Politics & Government

Kansas takes first step toward growing industrial hemp

Can hemp save the family farm?

Matt Spitzer of Triangle Hemp discusses growing hemp in North Carolina.
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Matt Spitzer of Triangle Hemp discusses growing hemp in North Carolina.

Kansas took its first step this past week in joining 40 other states in the U.S. that are growing industrial hemp, according to a spokesperson for the Kansas Department of Agriculture.

A law passed by the Kansas Legislature and signed by Gov. Jeff Colyer on April 20 — the unofficial holiday for hemp’s psychotropic cousin, marijuana — allowed research-based production of industrial hemp in Kansas. The production of hemp, which does not share the “high” inducing chemical compounds of marijuana, will be monitored by the Kansas Department of Agriculture.

Spokeswoman Heather Lansdowne told the Lawrence Journal-World on Friday that the agriculture department submitted its proposed rules and regulations for licensing to the Department of Administration’s Division of Budget last week.

The legislation does not allow commercial production of industrial hemp in Kansas, but the agency’s economic impact statement points in that direction, saying “significant long-term enhancement of business activity is possible as an indirect result of these rules and regulations, as a successful research-based pilot program may lead to the eventual legalization of commercial hemp in Kansas.”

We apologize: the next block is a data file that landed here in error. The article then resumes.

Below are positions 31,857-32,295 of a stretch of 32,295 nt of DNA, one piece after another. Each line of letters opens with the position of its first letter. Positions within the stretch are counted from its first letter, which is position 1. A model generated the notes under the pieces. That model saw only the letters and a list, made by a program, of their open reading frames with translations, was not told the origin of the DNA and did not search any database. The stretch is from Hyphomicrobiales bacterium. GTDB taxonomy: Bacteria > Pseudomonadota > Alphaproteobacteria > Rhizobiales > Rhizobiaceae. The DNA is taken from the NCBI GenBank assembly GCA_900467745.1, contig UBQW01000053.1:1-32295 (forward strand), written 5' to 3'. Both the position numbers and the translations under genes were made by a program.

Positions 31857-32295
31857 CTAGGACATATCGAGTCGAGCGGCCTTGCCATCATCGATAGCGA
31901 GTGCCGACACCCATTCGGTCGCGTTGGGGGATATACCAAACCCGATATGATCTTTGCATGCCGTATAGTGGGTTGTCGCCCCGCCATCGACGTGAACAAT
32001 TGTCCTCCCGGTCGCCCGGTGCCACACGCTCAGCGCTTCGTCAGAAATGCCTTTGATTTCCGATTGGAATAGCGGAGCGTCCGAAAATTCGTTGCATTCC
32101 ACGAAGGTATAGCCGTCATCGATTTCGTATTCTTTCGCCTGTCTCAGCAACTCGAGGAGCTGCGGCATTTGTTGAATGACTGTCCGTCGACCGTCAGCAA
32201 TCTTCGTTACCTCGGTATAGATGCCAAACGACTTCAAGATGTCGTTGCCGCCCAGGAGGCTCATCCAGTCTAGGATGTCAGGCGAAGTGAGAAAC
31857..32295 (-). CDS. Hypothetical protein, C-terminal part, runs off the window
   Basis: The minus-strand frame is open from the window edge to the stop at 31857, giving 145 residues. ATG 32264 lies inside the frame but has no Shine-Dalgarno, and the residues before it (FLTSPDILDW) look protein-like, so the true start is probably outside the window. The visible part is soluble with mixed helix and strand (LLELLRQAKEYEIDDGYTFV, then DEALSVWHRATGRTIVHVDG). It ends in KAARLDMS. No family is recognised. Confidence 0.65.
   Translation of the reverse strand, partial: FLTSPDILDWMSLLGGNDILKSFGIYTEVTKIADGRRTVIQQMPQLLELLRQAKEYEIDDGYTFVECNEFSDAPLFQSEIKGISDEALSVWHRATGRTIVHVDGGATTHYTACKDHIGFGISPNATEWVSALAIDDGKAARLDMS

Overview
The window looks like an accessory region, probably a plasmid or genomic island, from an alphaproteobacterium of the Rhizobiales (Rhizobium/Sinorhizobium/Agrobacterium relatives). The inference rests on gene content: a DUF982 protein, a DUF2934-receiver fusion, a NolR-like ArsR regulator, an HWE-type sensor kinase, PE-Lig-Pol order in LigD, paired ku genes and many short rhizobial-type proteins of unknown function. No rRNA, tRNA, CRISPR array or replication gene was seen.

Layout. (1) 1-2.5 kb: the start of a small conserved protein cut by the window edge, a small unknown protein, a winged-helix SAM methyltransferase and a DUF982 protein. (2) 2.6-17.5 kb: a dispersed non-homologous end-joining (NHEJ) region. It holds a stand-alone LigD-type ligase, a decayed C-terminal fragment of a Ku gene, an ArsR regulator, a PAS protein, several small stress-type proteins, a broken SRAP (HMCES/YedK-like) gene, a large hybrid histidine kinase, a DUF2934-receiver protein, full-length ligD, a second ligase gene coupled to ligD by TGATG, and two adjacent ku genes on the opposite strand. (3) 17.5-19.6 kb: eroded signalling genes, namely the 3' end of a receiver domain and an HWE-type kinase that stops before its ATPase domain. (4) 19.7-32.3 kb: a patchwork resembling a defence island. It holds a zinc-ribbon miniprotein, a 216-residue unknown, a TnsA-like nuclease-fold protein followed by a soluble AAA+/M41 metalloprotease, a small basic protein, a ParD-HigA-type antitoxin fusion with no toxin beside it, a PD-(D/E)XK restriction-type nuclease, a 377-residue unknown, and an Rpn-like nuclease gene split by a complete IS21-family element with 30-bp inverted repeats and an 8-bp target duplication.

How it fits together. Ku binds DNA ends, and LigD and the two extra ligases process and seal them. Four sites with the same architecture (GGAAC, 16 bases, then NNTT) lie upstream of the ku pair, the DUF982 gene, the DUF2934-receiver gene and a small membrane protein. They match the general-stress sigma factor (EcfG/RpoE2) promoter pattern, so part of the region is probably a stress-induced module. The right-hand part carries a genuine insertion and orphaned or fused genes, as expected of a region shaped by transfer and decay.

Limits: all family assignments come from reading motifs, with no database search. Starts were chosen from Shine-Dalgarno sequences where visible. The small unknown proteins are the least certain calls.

Hemp, which produces strong fabric for rope, various textiles and papers, was long a major crop in the United States, but was made illegal in 1970. The U.S. Congress included a pathway to hemp growing in the 2014 Farm Bill, authorizing states to run pilot programs to research its viability for commercial production.

Industrial hemp operating on a commercial scale could mean big bucks for an agricultural state like Kansas. Lansdowne told the Lawrence Journal-World that her agency is working toward making licenses available as early as the spring planting season, but the road to approval is lengthy.

The draft rules and regulations must first go through a series of governmental approvals and public comment before passing, she said.

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